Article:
Photo from Cuba Cheese Museum
- Cuba Cheese Museum
Get some yummy cheese from Cuba, NY!
- Cuba Cheese Shoppe
Delicious varities of cheese.
Good cheese needs good accessories. Enjoy!
Number 2: The Jell-O Gallery
Bill Cosby would love this delicious museum. In fact the latest exhibit includes him along with many other celebraties who have helped advertise Jell-O over the years. The jiggly dessert we can't get enough of was discovered in LeRoy, New York by carpenter Pearle Wait, who, in 1897, was experimenting with gelatin in his home when he came up with a fruit flavored dessert his wife called Jell-O.
The museum has exhibits and artifacts that are sure to make visitors wiggle in delight. Remember "There's always room for Jell-O!"
Location: 23 East Main St., LeRoy, NY
Opened: January to March weekdays 10am to 4pm, April to December, Monday to Saturday 10am to 4pm and Sunday 1pm to 4pm
Admission: Adults $4.50, Kids 6 to 11 yrs. $1.50, kids under 5 yrs free
My photo of a box of Jell-O.
- Jell-O Gallery
Everyone loves Jell-O. So do I!
Number 1: The Original American Kazoo Factory and Museum
Travel down to Eden, New York and you will come across a 1916 metal factory that is now the only metal kazoo factory in North America. Visitors can see the step-by-step assembly of the metal kazoo on the original equipment. The museum has exiibits of kazoos of all shapes, sizes and materials and chronicles the history of the kazoo through humourous trivia. Kazoo production began at this very location in 1912. Eden is known as the kazoo capital of the world.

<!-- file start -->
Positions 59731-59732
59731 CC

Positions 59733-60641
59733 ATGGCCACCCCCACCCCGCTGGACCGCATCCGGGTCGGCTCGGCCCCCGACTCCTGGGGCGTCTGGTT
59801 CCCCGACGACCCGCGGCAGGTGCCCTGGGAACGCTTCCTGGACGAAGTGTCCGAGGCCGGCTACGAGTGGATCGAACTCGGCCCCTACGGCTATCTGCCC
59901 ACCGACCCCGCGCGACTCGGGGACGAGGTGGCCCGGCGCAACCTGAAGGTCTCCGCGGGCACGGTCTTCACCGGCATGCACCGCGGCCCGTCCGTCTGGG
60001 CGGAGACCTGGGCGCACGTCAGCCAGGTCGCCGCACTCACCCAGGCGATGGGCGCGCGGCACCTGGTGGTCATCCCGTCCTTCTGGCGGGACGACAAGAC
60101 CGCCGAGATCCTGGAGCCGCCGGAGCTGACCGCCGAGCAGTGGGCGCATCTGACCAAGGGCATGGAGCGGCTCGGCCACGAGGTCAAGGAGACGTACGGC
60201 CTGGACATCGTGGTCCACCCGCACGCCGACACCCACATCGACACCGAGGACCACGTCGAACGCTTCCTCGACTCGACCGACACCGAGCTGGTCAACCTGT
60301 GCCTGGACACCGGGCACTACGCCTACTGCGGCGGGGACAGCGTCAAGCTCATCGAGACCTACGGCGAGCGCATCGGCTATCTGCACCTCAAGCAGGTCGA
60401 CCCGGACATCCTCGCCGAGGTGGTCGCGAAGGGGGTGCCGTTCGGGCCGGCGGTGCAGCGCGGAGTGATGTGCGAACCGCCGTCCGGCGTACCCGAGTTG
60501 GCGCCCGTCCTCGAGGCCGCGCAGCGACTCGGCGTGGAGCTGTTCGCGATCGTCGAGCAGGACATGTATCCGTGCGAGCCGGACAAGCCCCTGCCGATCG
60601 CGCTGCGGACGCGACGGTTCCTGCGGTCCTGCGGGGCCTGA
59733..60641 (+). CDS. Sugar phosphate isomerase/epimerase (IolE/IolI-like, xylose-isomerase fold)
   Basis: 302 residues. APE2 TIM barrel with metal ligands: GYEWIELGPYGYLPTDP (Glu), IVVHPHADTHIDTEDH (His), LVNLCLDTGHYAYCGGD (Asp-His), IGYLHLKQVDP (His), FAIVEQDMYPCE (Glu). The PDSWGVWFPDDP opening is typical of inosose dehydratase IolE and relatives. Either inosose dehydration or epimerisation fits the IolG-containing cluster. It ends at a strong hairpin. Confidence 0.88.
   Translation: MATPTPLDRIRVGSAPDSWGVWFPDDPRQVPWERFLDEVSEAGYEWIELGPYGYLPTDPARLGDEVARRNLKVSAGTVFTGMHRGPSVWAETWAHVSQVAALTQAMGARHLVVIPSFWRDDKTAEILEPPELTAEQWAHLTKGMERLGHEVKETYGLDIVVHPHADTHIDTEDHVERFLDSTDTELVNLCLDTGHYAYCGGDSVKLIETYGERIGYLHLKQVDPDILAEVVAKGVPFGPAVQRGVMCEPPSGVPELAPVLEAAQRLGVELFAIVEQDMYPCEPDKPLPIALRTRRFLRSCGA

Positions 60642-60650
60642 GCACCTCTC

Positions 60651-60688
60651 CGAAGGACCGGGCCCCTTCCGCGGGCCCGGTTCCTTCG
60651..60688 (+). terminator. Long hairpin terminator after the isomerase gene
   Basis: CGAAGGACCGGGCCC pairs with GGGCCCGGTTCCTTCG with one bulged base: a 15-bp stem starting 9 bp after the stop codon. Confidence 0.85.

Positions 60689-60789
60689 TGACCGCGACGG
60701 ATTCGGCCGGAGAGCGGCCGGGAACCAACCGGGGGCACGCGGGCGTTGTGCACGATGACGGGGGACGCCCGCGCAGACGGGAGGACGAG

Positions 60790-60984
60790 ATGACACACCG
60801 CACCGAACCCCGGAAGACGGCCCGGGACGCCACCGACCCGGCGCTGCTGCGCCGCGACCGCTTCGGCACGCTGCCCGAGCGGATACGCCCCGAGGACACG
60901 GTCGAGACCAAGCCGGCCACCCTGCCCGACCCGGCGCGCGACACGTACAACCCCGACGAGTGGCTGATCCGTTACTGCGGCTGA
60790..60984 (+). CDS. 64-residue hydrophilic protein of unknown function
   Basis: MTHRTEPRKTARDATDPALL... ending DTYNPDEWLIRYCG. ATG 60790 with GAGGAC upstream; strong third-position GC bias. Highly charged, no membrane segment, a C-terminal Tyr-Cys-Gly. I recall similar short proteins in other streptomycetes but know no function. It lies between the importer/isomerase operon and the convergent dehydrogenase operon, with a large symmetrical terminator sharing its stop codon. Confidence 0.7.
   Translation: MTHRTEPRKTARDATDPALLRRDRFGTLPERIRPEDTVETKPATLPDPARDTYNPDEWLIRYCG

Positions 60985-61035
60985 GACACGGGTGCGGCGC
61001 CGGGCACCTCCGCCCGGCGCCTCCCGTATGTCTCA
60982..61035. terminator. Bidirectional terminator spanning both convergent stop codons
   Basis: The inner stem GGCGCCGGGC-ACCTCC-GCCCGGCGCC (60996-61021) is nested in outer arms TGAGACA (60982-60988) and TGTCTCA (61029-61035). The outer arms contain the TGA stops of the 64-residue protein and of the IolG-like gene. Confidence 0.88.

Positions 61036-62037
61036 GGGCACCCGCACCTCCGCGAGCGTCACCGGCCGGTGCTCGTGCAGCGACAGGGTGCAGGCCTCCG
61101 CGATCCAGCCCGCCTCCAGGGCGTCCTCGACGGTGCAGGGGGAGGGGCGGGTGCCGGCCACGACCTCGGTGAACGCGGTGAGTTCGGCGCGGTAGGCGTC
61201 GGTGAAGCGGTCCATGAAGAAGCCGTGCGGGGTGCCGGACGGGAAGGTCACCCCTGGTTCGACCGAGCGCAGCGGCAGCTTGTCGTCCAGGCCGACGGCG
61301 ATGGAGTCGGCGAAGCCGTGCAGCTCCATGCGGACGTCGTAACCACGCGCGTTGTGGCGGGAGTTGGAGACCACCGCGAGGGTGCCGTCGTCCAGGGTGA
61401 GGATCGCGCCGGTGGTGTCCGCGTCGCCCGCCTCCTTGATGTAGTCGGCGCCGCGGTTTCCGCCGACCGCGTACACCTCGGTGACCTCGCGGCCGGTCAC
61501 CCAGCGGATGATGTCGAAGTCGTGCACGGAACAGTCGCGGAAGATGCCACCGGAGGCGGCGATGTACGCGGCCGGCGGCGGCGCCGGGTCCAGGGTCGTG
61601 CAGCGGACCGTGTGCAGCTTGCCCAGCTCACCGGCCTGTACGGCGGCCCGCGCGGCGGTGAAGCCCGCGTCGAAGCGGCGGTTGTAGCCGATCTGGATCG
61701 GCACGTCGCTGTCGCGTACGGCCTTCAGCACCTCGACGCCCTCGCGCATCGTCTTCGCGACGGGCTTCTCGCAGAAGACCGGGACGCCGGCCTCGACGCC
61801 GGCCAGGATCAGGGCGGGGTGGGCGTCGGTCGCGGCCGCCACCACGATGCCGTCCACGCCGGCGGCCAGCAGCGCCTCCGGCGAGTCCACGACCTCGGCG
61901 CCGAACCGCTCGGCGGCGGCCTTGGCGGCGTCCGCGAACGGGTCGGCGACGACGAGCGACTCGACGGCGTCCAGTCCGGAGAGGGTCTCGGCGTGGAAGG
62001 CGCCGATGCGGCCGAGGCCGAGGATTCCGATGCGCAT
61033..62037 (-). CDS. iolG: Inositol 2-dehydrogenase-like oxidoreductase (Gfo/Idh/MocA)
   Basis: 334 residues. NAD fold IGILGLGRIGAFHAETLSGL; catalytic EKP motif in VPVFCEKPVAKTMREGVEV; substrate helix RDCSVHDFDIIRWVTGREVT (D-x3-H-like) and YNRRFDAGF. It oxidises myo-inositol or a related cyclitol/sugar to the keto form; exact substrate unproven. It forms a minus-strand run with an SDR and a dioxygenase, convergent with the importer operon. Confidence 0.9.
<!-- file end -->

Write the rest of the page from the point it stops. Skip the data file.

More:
Location: 8703 South Main St., Eden, NY
Opened: All year Tuesday to Saturday 10am to 5pm, Friday 10am to 7pm and Sunday 12pm to 5pm, closed Mondays
Make your own kazoo for a minimal fee
The kazoo was invented by American Alabama Vest and made to his specifications by German clock maker Thaddeus Von Clegg in Macon, Georgia in 1840.
And one more: Herschell Carrousel Factory Museum
There are many carousel museums throughout the United States, but what makes this one so unique is that it is housed inside the actual 1915 Allan Herschell carrousel factory. The series of seven buildings were once used to manufacture not only carrousels, but Ferris wheels, carnival games, and kiddie rides. The Allan Herschell Company was the largest manufacturer of kiddie rides in the United States until it was sold to Chance Manufacturing in 1970.
Today the factory is a musuem with artifacts and displays, wood carving demonstrations, and the largest collection of Wurlitzer band organ rolls in the country. The most exciting part of a visit to the museum is a ride onboard the first carrousel manufactured there, a 1916 Number One Special, 3-row wooden carrousel. In the final stages of restoration, most of the carrousel horses are as handsome as the day they left the factory.
Located: 180 Thompson St., North Tonawanda, NY
Opened: April to December. Hours may vary so call before going. Groups can set up private tours all year.
Admission: Adults $6, Seniors $5, kids 3 to 12yrs $3, kids under 2 yrs free. First carrousel ride included in price. Additional rides 50 cents.
My photo of Jake, a horse I helped restore at the Herschell Carrousel Factory Museum.
- Herschell Carrousel Factory Museum
Exceptional book with fantastic photos and clear explanation of carousel history, it is my personal favorite.
This is the book that started it all. A complete and detailed history about carousels by carousel expert, the late Frederick Fried. Excellent book.
An insiders look at the efforts and talent that went into creating America's favorite ride. Very good book for anyone who likes the nuts and bolts of things.
Merry-Go-Round, Jumping Jenny, Whilygig, Over the Jumps, Flying Jenny, and Carousel are all different names for the same ride. Depending on the manuracturer Carousel, (the accepted spelling), was spelled Carrousel, Caroselle, or Carrousell.